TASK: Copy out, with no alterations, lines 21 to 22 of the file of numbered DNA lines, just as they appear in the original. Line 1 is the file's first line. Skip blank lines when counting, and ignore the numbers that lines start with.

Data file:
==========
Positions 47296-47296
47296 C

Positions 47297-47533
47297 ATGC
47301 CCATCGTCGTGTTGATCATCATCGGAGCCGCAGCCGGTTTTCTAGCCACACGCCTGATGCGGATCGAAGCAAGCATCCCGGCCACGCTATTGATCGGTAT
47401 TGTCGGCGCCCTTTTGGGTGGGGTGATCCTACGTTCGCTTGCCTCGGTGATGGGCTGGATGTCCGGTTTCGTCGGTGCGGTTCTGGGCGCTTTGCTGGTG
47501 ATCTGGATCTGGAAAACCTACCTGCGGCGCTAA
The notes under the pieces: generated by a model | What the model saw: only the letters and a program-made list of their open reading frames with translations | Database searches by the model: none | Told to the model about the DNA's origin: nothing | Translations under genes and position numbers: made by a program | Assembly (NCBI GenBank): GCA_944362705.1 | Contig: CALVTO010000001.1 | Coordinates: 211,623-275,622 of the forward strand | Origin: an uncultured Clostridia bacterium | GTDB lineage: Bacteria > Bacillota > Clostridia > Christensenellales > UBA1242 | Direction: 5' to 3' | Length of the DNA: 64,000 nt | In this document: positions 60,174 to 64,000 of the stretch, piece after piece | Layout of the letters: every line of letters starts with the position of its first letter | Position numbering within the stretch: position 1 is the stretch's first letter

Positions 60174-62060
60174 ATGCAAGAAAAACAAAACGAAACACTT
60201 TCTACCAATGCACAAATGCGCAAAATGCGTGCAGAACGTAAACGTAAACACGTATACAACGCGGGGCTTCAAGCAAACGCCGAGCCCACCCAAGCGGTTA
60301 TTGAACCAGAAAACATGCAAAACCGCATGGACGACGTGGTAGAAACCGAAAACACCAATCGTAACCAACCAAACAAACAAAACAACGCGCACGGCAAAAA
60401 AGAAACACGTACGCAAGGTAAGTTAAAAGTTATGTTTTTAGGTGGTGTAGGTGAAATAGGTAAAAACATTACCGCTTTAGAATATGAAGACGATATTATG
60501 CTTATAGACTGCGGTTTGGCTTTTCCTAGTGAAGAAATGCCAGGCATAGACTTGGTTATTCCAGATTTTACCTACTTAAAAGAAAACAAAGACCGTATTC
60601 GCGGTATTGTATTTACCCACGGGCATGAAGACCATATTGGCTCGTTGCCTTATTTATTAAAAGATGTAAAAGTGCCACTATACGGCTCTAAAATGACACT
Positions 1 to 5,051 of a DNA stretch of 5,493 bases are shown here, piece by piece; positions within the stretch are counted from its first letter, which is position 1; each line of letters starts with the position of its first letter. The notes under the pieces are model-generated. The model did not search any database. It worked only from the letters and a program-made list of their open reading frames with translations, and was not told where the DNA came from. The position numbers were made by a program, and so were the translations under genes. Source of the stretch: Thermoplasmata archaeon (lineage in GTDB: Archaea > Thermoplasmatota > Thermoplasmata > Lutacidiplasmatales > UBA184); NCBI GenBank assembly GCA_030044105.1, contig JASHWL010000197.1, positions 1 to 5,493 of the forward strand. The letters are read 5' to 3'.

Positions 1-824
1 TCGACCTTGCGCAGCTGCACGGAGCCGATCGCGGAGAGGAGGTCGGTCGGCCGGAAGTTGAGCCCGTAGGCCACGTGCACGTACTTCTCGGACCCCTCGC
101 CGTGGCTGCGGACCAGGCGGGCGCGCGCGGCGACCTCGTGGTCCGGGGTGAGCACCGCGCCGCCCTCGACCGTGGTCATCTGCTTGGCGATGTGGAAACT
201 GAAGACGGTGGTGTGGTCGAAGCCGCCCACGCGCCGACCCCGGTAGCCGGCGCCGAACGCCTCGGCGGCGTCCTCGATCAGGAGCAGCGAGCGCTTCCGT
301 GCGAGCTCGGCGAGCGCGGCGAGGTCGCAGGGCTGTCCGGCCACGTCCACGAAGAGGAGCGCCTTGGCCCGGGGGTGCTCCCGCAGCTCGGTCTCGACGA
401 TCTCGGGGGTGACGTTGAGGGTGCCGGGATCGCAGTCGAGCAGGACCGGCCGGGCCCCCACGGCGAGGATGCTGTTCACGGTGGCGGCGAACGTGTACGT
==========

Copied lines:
301 GCGAGCTCGGCGAGCGCGGCGAGGTCGCAGGGCTGTCCGGCCACGTCCACGAAGAGGAGCGCCTTGGCCCGGGGGTGCTCCCGCAGCTCGGTCTCGACGA
401 TCTCGGGGGTGACGTTGAGGGTGCCGGGATCGCAGTCGAGCAGGACCGGCCGGGCCCCCACGGCGAGGATGCTGTTCACGGTGGCGGCGAACGTGTACGT